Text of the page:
ETF: A place for new ETFs in your portfolio

In ETF Blog, Latest by Kristia van Heerden

In terms of new ETF listings, 2017 has been a dream year. However, the principle at the heart of index investing – buying the market as cheaply as possible – doesn’t apply to some of the unconventional ETFs listed this year.

The rising number of smart ETFs require a more active selection process. The Dollar and Krugerrand Custodial Certificates, the 4th Industrial Revolution, the Africa and emerging markets ETFs and even the quality ETF mean investors have to think about much more than TER when making an investment decision.  

Here are four questions to help you decide whether you should include a newly-listed ETF in your portfolio.

  • Is the ETF for my tax-free portfolio?

It’s an excellent idea to invest your first R33 000 in a tax-free investment vehicle. As the name implies, you pay no dividend withholding or capital gains tax on these investments. These products have annual and lifetime investment limits designed to help you stay invested for longer.

While these investment vehicles are ideally suited to ETF investments, commodity ETFs and international bond ETFs aren’t accessible within the tax-free savings space. The following ETFs are excluded from tax-free investment vehicles:

Asset classes that are more risky due to fluctuations in price promise greater returns in the long run. Shares and property fall into this category. When considering an offshore ETF, remember the currency conversion adds more volatility, and therefore risk, to your portfolio. These assets are best suited to long-term portfolios that have enough time to absorb price movements.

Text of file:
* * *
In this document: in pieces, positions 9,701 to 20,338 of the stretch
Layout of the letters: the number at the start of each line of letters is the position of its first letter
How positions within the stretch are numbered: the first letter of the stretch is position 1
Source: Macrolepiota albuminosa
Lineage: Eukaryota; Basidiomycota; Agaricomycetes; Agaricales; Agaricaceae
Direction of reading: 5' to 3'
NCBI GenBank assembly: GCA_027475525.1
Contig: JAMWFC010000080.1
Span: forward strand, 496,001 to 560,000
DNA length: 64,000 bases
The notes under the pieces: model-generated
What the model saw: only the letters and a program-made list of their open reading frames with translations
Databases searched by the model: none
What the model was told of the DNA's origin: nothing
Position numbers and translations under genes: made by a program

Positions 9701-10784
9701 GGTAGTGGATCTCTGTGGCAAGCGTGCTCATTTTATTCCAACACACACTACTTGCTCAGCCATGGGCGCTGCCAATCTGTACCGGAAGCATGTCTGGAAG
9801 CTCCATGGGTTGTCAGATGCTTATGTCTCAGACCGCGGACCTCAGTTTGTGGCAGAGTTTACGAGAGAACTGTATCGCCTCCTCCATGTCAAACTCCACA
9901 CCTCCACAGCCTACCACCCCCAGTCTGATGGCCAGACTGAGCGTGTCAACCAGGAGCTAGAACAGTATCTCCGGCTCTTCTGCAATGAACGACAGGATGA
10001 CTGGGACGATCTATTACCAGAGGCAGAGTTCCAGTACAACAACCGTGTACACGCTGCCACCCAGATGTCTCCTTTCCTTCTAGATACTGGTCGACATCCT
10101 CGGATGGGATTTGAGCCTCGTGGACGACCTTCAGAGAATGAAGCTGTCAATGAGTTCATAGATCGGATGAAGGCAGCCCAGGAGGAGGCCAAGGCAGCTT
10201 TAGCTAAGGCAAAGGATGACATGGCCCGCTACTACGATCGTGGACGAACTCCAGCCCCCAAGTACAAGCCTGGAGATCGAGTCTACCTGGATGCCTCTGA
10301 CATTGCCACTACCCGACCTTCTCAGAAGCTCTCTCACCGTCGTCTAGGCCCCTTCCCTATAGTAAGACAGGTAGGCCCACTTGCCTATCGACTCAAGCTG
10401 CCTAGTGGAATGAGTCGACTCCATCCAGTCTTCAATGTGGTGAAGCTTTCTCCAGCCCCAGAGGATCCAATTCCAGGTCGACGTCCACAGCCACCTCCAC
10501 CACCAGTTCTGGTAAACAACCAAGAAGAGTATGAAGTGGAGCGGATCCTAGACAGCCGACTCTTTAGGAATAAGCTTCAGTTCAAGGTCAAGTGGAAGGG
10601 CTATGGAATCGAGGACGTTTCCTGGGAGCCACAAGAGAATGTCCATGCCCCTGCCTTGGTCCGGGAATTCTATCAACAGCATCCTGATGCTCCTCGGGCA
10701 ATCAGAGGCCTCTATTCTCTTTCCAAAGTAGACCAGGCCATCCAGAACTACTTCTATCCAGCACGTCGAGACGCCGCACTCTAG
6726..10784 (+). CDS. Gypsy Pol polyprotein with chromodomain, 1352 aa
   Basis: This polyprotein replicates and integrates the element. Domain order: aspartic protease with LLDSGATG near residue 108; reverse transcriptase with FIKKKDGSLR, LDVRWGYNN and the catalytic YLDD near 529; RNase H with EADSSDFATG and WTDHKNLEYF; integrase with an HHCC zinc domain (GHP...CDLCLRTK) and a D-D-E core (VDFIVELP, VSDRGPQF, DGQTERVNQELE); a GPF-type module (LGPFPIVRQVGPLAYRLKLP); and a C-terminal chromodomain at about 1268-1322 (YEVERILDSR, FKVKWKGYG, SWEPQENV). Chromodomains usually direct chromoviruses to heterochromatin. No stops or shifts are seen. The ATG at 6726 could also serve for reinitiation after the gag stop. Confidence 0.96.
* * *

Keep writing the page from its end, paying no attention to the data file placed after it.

Don’t forget to take the holdings within your pension fund or retirement annuity into consideration when choosing which ETFs to add to your portfolio.

  • Do I understand the correlation between price and performance?

Remember that you have to subtract the cost of the ETF from the returns to get to your true performance for the year. Because smart ETFs sometimes require more frequent rebalancing, they can be more expensive than their vanilla counterparts. Your smart ETF needs to outperform the market by at least the cost of the ETF. Ideally, however, you’d want to maximise the difference between cost and performance – especially if you’ve taken on more risk.

  • What do I want the ETF to do in my portfolio?

If your aim is to create long-term wealth, cheap, market-hugging ETFs are the way to go. If, however, you have additional disposable income, a higher risk appetite and a desire to attempt beating the market, smart ETFs are a great vehicle. It’s important to allocate resources for each without losing sight of your long-term wealth-building goals.

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